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a. A class or category: "This mission is sometimes discussed under the rubric of 'horizontal escalation' ... from conventional to nuclear war" (Jack Beatty).
b. A title; a name.
2. A part of a manuscript or book, such as a title, heading, or initial letter, that appears in decorative red lettering or is otherwise distinguished from the rest of the text.
3. A title or heading of a statute or chapter in a code of law.
4. Ecclesiastical A direction in a missal, hymnal, or other liturgical book.
5. An authoritative rule or direction.
6. A short commentary or explanation covering a broad subject.
7. Red ocher.
1. Red or reddish.
2. Written in red.

[Middle English rubrike, heading, title, from Old French rubrique, from Latin rubrīca, red chalk , from ruber, rubr-, red; see reudh- in Indo-European roots.]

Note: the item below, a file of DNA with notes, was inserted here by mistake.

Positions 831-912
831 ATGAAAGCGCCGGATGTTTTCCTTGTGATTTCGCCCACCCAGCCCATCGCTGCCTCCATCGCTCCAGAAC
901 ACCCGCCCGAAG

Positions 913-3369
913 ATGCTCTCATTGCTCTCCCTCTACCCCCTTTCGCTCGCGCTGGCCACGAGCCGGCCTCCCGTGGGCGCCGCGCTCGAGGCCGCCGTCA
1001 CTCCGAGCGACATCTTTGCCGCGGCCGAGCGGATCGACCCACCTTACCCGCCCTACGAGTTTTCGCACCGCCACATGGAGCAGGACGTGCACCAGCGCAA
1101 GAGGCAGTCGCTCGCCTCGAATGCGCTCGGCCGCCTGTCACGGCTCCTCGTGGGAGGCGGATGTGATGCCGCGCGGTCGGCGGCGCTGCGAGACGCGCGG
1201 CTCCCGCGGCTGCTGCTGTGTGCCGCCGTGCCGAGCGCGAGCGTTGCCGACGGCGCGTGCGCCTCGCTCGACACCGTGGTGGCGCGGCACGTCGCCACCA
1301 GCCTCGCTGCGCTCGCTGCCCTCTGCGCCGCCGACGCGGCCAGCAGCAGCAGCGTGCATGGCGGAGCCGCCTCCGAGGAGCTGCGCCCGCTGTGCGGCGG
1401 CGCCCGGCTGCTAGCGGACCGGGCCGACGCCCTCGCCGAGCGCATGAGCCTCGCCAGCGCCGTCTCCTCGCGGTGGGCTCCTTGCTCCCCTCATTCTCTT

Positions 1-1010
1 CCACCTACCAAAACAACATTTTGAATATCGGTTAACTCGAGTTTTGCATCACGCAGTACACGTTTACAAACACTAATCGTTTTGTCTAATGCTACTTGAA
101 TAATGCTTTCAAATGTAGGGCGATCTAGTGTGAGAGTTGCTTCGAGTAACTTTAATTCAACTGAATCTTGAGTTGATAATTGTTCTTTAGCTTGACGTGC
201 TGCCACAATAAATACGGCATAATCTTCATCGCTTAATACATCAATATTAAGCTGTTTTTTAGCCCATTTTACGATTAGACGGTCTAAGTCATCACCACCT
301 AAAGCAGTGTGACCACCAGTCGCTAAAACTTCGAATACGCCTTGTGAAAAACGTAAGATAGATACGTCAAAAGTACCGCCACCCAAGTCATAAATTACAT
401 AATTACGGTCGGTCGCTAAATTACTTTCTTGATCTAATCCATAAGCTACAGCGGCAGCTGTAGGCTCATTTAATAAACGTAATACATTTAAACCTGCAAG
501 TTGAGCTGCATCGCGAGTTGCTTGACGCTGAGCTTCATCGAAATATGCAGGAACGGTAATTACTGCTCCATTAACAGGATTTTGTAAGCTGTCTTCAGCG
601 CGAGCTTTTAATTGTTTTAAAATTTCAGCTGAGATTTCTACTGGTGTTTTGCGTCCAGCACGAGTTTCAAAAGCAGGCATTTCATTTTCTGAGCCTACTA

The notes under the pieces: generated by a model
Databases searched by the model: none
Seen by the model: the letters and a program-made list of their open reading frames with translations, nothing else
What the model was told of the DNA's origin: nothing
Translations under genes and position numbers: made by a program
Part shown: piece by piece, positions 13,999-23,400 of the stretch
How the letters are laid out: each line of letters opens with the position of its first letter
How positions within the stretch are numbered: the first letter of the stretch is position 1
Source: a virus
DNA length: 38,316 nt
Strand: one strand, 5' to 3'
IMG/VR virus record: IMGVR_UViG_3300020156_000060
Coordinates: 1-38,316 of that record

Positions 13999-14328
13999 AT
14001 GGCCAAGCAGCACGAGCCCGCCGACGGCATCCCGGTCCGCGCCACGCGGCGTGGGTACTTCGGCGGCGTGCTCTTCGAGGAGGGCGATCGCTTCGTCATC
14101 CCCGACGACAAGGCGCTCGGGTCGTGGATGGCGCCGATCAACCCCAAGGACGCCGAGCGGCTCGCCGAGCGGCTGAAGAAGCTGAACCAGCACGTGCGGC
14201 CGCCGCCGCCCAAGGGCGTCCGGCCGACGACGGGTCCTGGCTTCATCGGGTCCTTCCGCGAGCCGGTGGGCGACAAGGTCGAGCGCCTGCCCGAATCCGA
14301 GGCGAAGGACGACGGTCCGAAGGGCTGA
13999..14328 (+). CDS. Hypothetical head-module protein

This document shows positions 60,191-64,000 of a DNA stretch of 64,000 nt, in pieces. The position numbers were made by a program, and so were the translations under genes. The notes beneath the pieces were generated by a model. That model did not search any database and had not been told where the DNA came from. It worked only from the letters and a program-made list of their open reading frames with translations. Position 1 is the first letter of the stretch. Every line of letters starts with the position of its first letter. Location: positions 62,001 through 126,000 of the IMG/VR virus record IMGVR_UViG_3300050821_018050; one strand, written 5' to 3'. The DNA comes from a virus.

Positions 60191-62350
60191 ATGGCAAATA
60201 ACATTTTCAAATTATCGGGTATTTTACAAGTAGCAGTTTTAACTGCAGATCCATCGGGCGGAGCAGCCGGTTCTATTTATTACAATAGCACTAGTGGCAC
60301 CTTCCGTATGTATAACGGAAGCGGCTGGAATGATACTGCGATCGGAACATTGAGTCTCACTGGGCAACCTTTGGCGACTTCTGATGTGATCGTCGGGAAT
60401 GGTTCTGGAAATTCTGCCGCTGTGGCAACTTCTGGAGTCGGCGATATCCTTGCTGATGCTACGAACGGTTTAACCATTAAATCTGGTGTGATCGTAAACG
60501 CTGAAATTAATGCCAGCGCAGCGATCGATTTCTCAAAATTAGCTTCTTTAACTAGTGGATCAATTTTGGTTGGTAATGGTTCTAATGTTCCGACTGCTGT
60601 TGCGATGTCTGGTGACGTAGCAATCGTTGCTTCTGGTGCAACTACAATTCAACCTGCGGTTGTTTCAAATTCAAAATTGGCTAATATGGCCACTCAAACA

ru′bri·cal adj.


(ˈru brɪ kəl)

of, contained in, or prescribed by rubrics, esp. liturgical rubrics.
ru′bri•cal•ly, adv.
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References in periodicals archive ?
Outwardly, he was an example of regularity, said his daily Mass devoutly, and with such a grace and attention to rubrical accuracy that a student who paid particular attention to these matters used to refer to him and another as models in this respect.
Clergy and liturgical planners are accused of desacralizing the liturgy through rubrical violations and silly creativity.
Hence, a community which celebrates and receives Christ's body and blood in the Lord's Supper every Sunday, attends to the rubrical options and varieties already present in the "authorized" liturgical book(s), faithfully proclaims the lectionary readings, and tenaciously keeps the feasts and seasons of the liturgical year week after week, year after year, will be a different sort of community than one which is continually experimenting with "worship alternatives" and searching for something "better" to meet the so-called "needs" of worshipers and potential seekers alike.